“But the hard reality is that global oil demand is expected
to keep rising between now and 2040, according to the latest
forecast of the Paris-based International Energy Agency (IEA).
Oil not sourced from Athabasca will be obtained from the emirs
of Kuwait, the perpetual conflict zone Nigeria, or the Siberian oilfields
that enrich the kleptocratic regime of Vladimir Putin.”
There’s a strong possibility that the proposed expansion of the Kinder Morgan crude oil pipeline from Alberta’s Athabasca tar sands to the B.C. coast will never be built. And that setback will do no small damage to Canada.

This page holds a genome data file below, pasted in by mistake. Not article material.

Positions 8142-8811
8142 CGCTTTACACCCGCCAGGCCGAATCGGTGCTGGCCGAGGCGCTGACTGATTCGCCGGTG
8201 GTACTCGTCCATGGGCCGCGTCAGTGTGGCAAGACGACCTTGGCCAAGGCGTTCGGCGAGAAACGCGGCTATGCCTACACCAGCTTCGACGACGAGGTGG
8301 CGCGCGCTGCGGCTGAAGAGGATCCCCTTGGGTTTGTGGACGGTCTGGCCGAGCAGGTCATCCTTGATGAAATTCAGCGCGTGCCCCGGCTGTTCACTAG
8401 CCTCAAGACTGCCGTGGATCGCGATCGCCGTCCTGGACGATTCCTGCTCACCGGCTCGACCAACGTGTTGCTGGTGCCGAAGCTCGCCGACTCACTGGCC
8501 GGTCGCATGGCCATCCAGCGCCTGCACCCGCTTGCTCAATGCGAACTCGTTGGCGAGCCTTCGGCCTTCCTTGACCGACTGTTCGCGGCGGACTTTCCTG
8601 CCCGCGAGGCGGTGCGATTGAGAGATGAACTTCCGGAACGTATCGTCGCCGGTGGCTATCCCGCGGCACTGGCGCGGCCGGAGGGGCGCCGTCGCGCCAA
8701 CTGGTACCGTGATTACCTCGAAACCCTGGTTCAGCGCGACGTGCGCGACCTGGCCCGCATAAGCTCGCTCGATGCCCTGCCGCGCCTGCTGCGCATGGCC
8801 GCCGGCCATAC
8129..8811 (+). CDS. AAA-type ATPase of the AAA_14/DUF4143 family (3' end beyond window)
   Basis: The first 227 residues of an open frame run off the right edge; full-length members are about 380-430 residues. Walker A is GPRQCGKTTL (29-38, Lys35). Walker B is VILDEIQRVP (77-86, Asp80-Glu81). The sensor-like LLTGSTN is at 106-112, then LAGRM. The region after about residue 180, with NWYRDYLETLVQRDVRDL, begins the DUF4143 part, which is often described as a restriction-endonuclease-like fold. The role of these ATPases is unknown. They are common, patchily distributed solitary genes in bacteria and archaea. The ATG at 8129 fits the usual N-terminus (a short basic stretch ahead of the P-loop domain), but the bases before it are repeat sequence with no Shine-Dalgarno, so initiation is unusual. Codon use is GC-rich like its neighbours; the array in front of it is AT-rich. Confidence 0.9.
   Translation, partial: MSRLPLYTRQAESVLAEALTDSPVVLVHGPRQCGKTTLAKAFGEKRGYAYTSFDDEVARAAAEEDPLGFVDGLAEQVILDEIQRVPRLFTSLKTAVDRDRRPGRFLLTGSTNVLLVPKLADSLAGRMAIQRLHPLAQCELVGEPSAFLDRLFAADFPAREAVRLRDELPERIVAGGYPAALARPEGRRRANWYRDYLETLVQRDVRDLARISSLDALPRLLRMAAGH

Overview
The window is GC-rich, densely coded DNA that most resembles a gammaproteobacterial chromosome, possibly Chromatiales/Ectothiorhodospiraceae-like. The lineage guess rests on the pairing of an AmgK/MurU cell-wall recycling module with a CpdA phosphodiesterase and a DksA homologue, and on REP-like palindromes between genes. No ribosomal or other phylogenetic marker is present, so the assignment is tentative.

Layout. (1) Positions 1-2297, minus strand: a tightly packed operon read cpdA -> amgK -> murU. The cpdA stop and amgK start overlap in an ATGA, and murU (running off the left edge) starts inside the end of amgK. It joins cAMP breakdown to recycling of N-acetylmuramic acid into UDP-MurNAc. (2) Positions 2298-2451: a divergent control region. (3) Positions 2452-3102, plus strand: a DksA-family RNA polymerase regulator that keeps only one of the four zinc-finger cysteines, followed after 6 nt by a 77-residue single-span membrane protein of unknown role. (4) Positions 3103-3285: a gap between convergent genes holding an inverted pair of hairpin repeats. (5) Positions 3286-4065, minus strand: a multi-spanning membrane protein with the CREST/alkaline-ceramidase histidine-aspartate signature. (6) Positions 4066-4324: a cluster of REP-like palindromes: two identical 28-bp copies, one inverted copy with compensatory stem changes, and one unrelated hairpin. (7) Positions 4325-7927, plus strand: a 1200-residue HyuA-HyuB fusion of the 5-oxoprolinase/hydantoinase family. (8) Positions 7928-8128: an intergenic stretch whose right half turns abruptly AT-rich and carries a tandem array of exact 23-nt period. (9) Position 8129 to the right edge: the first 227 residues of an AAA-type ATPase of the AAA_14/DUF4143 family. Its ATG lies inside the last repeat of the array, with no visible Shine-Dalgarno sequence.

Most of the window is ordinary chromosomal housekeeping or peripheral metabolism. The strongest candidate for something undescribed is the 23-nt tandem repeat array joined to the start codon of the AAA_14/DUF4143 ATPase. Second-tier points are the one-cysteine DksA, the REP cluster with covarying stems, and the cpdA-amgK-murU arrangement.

It’s been two weeks since the sponsor of the Ottawa-approved $7.4-billion megaproject, Kinder Morgan Inc., suspended all but essential operations on the pipeline.
Kinder Morgan gave Ottawa until May 31 to persuade the Houston-based company that there will be an end to B.C.’s relentless obstruction of the project. The company noted that B.C. “has been clear and public in its intention to use ‘every tool in its toolbox’ to stop the project.”
Since Kinder Morgan’s stunning announcement, the Trudeau government and Alberta Premier Rachel Notley have not been able to dissuade B.C. from its threatened court challenges and relentless calls for studies into every aspect of a project thoroughly examined and approved by the National Energy Board.
It’s rare that the fate of a single project has the potential to disrupt a federation. But it is folly to downplay what’s at stake here. The issue is not the pipeline, but the causes and consequences of the project’s quite possible demise.